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The Paris Agreement: a turning point for the world

UNFCCC executive secretary Christiana Figueres embraces a colleague after the Paris Agreement is struck.
UNFCCC executive secretary Christiana Figueres embraces a colleague after the Paris Agreement is struck.

Contrast the high emotion and tears in the plenary hall at Le Bourget when the Paris climate change deal was struck on Saturday night with the response over the next day or two from the fossil fuel industry.

“We are not too worried, to be honest. It does not change much right now,” an unnamed senior executive of a utility company owning coal assets told a Financial Times journalist.

The reasons for this coolness are twofold: the core of the deal is not legally binding upon governments; and a global carbon price is only obliquely referred to in the agreement, while the current European carbon price is too low to make a difference to investment plans. Besides, the oil industry has plenty more pressing problems.

Here is another contrast: the first speeches from the floor that were called by COP president Laurent Fabius on Saturday evening overwhelmingly applauded the deal, praising the fact that it was the first time that almost all governments of the world had reached accord on a deal to tackle climate change that seemed to have prospect of working.

It was left to the Nicaraguan representative Paul Oquist to bring everybody down.

“Based on science, it is not sufficient to reach a target of 1.5°C but leads us to 3°C of warming instead,” he told everyone with a stony face. “I want the world to sign up to a carbon budget now, and more financing from developed countries with guaranteed loss and damage compensation for vulnerable countries like Nicaragua.”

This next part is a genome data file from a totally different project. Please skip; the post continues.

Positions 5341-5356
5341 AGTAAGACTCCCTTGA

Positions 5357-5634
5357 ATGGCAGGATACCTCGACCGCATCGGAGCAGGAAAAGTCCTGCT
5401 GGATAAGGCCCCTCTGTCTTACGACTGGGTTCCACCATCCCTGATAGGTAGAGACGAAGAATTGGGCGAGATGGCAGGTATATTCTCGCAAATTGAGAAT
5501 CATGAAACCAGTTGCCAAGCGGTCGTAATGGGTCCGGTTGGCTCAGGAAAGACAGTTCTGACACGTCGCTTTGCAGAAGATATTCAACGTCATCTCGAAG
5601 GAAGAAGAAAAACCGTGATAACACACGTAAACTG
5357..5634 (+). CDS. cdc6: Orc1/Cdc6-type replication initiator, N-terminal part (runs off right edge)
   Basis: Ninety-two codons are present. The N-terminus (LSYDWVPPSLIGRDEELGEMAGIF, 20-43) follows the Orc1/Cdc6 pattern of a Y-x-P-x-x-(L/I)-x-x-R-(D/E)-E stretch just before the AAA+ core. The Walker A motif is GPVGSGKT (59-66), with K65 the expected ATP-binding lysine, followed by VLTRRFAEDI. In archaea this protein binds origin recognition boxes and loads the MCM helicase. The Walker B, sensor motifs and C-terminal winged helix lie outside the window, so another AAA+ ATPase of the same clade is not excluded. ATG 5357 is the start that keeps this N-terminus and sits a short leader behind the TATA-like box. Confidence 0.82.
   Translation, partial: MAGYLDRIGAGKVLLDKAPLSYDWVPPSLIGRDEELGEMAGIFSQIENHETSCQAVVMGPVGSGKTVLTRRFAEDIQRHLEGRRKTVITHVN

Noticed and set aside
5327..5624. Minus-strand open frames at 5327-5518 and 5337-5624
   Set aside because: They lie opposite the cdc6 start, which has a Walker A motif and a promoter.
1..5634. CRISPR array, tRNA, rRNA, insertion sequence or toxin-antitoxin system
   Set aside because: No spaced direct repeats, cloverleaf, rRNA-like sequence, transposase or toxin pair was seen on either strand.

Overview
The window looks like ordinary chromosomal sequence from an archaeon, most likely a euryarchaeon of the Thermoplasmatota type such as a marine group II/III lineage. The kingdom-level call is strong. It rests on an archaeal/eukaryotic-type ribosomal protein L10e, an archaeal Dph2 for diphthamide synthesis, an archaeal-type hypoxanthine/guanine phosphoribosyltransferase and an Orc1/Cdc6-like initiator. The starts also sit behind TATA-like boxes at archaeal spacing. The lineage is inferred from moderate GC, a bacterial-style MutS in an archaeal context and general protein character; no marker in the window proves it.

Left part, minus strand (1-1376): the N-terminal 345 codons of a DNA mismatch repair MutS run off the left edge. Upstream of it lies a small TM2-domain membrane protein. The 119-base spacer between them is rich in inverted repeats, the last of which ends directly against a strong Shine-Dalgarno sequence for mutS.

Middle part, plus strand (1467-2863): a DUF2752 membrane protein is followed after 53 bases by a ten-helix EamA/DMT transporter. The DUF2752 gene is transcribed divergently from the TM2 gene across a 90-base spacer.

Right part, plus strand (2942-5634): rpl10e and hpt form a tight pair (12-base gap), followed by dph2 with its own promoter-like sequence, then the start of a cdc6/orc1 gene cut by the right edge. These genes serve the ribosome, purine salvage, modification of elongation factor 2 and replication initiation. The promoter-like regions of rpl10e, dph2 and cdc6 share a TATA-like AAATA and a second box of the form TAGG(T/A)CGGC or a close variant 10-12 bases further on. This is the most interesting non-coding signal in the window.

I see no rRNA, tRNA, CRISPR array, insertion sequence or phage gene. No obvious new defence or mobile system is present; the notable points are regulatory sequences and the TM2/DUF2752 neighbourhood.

He was absolutely right. The deal is not sufficient, it is not perfect, but it was the best that could be managed.

Now for the final contrast that really struck me on the night: Gao Feng, the Chinese representative, made a speech from the floor announcing all of the measures that the Chinese government would now take as a result of the Paris Agreement, and it was impressive.

He was immediately followed by US Senator John Kerry who, of course, with an American election coming up next year and a Congress dominated by climate sceptic Republicans, could make no such promises. Instead he placed his faith in “the innovative power of American business that will lead the way forward”.

Following this speech President Obama issued a tweet crediting American leadership with securing the deal. This was hubris. In fact the credit should go to French leadership, with the French minister Laurent Fabius, having pulled out all of the diplomatic stops, being widely praised for keeping his calm and measured hand on the tiller throughout.

The agreement is probably the world’s greatest diplomatic triumph so far and one of which it should be justifiably proud.

But the French leadership could not have been possible without the help of South Africa and the spirit of Nelson Mandela – quoted by several speakers – and in particular a South African Zulu and Xhosa tribal decision-making process known as “indaba”.

Indaba was used in Durban in 2011 to break deadlocks, and involves diplomats being constrained from repeating their entrenched positions, instead being asked to talk personally and quietly about their positions and propose solutions to each other, while other delegates stand around listening and offering advice.

Last week, when faced by deadlocks and deadlines, Fabius’ response was to refine this process by splitting groups into two with specific tasks. Hostile parties spoke to each other constructively. Reports have it that this helped to break down the text and solve disagreements with extraordinary rapidity.

A West African diplomat told a journalist: “It is a very effective way to streamline negotiations and bridge differences, being participatory yet fair. It should be used more often.”

Some green groups, such as 350.org and Global Justice Now, have denounced the Paris Agreement for the same reason that Nicaragua did. James Hansen – known as “the father of climate change awareness” – called it a sham. But this is to undermine the exceptional efforts made by their own supporters that helped to push the negotiators as far as they did. It would not have succeeded without them.